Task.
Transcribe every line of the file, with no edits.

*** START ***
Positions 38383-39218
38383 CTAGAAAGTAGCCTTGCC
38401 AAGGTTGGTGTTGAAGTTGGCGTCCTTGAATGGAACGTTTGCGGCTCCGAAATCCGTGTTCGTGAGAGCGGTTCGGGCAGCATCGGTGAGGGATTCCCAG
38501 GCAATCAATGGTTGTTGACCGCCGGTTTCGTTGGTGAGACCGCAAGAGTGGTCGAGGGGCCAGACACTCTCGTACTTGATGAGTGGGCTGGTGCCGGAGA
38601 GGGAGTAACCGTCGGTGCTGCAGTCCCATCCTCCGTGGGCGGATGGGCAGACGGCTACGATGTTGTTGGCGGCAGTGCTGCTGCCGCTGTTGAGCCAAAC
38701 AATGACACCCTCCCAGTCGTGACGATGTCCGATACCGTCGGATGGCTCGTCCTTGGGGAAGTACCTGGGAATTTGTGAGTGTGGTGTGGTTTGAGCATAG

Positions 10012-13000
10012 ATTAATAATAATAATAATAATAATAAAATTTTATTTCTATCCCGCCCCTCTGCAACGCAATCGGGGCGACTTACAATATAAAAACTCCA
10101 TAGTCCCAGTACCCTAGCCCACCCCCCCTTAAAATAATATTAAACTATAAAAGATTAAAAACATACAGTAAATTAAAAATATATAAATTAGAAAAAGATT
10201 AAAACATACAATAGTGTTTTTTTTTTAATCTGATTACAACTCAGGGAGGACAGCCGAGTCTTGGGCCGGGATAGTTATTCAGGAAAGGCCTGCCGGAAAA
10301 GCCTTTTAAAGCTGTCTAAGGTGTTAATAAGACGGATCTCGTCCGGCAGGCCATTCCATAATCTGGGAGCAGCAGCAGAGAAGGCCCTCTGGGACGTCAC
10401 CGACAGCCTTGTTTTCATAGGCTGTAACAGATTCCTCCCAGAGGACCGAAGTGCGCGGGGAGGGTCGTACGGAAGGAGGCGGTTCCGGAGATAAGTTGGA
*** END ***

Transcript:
Positions 38383-39218
38383 CTAGAAAGTAGCCTTGCC
38401 AAGGTTGGTGTTGAAGTTGGCGTCCTTGAATGGAACGTTTGCGGCTCCGAAATCCGTGTTCGTGAGAGCGGTTCGGGCAGCATCGGTGAGGGATTCCCAG
38501 GCAATCAATGGTTGTTGACCGCCGGTTTCGTTGGTGAGACCGCAAGAGTGGTCGAGGGGCCAGACACTCTCGTACTTGATGAGTGGGCTGGTGCCGGAGA
38601 GGGAGTAACCGTCGGTGCTGCAGTCCCATCCTCCGTGGGCGGATGGGCAGACGGCTACGATGTTGTTGGCGGCAGTGCTGCTGCCGCTGTTGAGCCAAAC
38701 AATGACACCCTCCCAGTCGTGACGATGTCCGATACCGTCGGATGGCTCGTCCTTGGGGAAGTACCTGGGAATTTGTGAGTGTGGTGTGGTTTGAGCATAG

Positions 10012-13000
10012 ATTAATAATAATAATAATAATAATAAAATTTTATTTCTATCCCGCCCCTCTGCAACGCAATCGGGGCGACTTACAATATAAAAACTCCA
10101 TAGTCCCAGTACCCTAGCCCACCCCCCCTTAAAATAATATTAAACTATAAAAGATTAAAAACATACAGTAAATTAAAAATATATAAATTAGAAAAAGATT
10201 AAAACATACAATAGTGTTTTTTTTTTAATCTGATTACAACTCAGGGAGGACAGCCGAGTCTTGGGCCGGGATAGTTATTCAGGAAAGGCCTGCCGGAAAA
10301 GCCTTTTAAAGCTGTCTAAGGTGTTAATAAGACGGATCTCGTCCGGCAGGCCATTCCATAATCTGGGAGCAGCAGCAGAGAAGGCCCTCTGGGACGTCAC
10401 CGACAGCCTTGTTTTCATAGGCTGTAACAGATTCCTCCCAGAGGACCGAAGTGCGCGGGGAGGGTCGTACGGAAGGAGGCGGTTCCGGAGATAAGTTGGA